Feeling vulnerable

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Every day, more aspects of our lives become intertwined with the Internet, and things we take for granted grow more dependent on its ground and satellite infrastructure.

Consider our telephone, email and text conversations, our air traffic control, our national defense (the military now guides many of our troops and even airplanes remotely), and our businesses. Many elements of these are now based in “the cloud” — and the cloud is, like its name, so evanescent, so vulnerable.

The transmission of our most sensitive data — personal financial information and even private calls among heads of state — are an open book for both those who seek to protect us and those who might seek to rob us.

A recent survey found that more than 60 percent of Americans have had personal data stolen at some point, many through theft of digital records.

Corporate and government data are subject to hacking attempts 24/7, including efforts originating in other countries that, occasionally, disable critical systems.

And nations with long-range missile technology are testing their ability to shoot down orbiting satellites, which are essential not only for military purposes but also global communication.

But even more disturbing to me is the recently revealed vulnerability of our nation’s electricity grid.

What aspects of present-day life would be the same without power? Think of the few days we’ve had to go without power in recent years — spoiled food, unbearably cold (or hot) homes and offices, an inability to pump gas, make cell phone calls, or charge electric gadgets, elevators and subways out of service, hospitals and nursing homes functioning in emergency mode using generators.

Now ramp that up to a situation where there is no electricity available anywhere in America for months.

Am I reading too much science fiction? Actually, I’m referring to a recent news report in the Wall Street Journal.

One of its reporters noted that our national electricity grid is dependent on a relatively small number of substations (and their transformers) that function as critical links in power transmission.

Last April, a substation serving California’s Silicon Valley was targeted by unknown snipers, armed with assault weapons, who incapacitated 17 transformers in less than half an hour.

Not only are these transformers expensive, they are made to order, and it takes weeks to build and install one. (They weigh 500,000 pounds each.) They are also easily visible and relatively unprotected, typically behind chain link fences.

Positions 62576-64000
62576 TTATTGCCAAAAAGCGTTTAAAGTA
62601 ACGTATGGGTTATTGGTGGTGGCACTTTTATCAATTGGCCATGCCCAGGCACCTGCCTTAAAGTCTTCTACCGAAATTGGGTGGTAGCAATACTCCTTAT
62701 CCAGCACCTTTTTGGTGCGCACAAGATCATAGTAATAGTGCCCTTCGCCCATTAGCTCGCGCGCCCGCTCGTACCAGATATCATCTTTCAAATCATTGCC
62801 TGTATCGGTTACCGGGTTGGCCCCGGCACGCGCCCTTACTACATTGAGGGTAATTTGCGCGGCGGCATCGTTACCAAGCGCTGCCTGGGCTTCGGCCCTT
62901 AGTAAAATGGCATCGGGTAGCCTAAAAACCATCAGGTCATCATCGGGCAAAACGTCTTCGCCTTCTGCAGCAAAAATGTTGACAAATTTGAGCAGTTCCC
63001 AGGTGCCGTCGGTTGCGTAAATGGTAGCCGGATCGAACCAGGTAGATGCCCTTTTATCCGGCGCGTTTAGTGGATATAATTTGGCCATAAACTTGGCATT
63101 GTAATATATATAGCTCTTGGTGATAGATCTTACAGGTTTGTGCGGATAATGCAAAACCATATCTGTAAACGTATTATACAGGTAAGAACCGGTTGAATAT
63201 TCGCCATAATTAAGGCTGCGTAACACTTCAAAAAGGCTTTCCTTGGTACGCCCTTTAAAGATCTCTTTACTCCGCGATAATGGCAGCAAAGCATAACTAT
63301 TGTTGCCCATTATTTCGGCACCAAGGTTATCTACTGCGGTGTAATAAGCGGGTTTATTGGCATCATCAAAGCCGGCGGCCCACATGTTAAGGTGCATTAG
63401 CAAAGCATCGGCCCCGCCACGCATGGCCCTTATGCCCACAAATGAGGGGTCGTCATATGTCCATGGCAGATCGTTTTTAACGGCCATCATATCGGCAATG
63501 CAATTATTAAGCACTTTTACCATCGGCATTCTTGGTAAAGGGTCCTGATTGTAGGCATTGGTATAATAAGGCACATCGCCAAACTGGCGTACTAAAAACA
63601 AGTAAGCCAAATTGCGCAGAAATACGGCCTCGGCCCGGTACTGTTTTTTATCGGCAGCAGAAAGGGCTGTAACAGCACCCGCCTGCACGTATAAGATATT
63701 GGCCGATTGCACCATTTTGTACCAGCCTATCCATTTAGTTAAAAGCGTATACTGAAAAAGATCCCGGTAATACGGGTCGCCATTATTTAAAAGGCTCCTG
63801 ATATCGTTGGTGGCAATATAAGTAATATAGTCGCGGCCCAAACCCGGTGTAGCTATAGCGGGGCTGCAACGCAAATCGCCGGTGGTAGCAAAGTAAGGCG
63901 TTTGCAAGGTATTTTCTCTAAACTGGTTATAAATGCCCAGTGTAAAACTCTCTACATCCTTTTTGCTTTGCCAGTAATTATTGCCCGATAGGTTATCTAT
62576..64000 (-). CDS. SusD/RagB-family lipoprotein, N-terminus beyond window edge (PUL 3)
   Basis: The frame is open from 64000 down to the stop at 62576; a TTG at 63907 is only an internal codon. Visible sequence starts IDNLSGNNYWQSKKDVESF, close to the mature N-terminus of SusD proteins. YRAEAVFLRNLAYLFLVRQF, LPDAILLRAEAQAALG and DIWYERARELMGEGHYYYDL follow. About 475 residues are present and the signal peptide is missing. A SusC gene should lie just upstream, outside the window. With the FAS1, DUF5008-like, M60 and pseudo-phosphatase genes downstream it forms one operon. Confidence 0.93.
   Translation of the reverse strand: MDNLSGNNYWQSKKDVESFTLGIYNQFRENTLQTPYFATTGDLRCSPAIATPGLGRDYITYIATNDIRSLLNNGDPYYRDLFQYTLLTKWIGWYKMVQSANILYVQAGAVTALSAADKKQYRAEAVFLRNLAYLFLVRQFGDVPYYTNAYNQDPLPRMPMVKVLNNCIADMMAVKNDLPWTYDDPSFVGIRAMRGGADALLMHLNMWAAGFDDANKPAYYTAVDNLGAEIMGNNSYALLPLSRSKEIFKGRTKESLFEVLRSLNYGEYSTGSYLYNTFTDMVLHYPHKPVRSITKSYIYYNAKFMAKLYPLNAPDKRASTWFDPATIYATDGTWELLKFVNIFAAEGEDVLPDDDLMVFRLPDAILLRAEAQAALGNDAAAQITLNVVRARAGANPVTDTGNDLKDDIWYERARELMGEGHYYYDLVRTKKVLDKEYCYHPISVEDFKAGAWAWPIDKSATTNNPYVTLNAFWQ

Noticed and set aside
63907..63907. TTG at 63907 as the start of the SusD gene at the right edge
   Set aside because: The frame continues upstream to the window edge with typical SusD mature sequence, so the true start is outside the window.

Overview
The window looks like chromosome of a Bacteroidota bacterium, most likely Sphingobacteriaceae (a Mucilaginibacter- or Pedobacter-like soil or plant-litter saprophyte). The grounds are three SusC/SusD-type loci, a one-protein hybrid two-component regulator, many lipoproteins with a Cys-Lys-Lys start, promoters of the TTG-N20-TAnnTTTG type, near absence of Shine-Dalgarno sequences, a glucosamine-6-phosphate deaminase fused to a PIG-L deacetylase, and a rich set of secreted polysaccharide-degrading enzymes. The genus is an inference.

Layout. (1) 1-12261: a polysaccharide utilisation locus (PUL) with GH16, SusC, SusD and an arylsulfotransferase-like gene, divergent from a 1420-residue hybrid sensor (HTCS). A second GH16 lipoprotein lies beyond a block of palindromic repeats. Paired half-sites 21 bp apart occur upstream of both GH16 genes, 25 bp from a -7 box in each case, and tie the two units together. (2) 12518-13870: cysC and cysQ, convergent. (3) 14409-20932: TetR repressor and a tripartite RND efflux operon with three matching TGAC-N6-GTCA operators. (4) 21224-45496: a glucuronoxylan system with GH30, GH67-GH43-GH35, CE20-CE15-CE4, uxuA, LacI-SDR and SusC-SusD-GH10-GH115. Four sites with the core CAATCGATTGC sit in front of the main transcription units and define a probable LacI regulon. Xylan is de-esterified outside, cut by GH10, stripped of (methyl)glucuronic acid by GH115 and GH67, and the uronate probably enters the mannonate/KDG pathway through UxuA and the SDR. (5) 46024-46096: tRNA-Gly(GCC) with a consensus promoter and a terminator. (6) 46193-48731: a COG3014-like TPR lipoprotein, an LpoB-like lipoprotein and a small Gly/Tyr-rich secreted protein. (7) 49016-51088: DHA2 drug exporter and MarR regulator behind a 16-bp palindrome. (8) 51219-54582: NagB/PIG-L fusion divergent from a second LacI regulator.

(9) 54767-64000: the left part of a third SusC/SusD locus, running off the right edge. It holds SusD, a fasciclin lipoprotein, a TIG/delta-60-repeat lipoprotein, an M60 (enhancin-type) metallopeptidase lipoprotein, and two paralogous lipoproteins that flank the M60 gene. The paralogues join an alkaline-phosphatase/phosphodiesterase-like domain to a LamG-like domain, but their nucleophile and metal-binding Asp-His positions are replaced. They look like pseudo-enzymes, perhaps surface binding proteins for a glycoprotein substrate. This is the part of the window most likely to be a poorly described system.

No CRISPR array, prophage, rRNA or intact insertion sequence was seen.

While power was rerouted to Silicon Valley from elsewhere on the grid, it took nearly a month before the targeted station was operational again.

We still don’t know who did this or why, but it isn’t far-fetched to imagine that last April’s attack might have been a dry run for a coordinated attack on our county’s electric grid as a whole.

The Journal report quoted Rich Lordan, senior technical executive for the Electric Power Research Institute, as saying it “appears to be preparation for an act of war.”

The implication is that a small number of trained commandos could, in a matter of minutes, take our country back to the 1800s — where we’d stay for months.

Why, you might ask, are we in this vulnerable position for such a critical part of our infrastructure? Two reasons. First, it would be costly for public utilities to protect their equipment from this potential but, until recently, far-fetched scenario, and they have no economic incentive to do so individually.

Second, no federal agency currently has the authority to require nonprofit or investor-owned utilities (other than nuclear power plants) to pay for such added security.

It seems to me this is a situation where the potential harm is enormous and the potential solution is quite obvious and, relatively speaking, affordable. In fact, it’s one of those situations where we can’t afford not to act.

 I urge you to call your senators and representative (as well as the heads of your local electric utility and public service commission) and urge them to take immediate steps to protect the most vulnerable links in our electric grid — even if this means a surcharge on our electric bills.

There are too many groups out there who wish America harm, and it’s far too easy to imagine them succeeding beyond their wildest dreams and our wildest fears.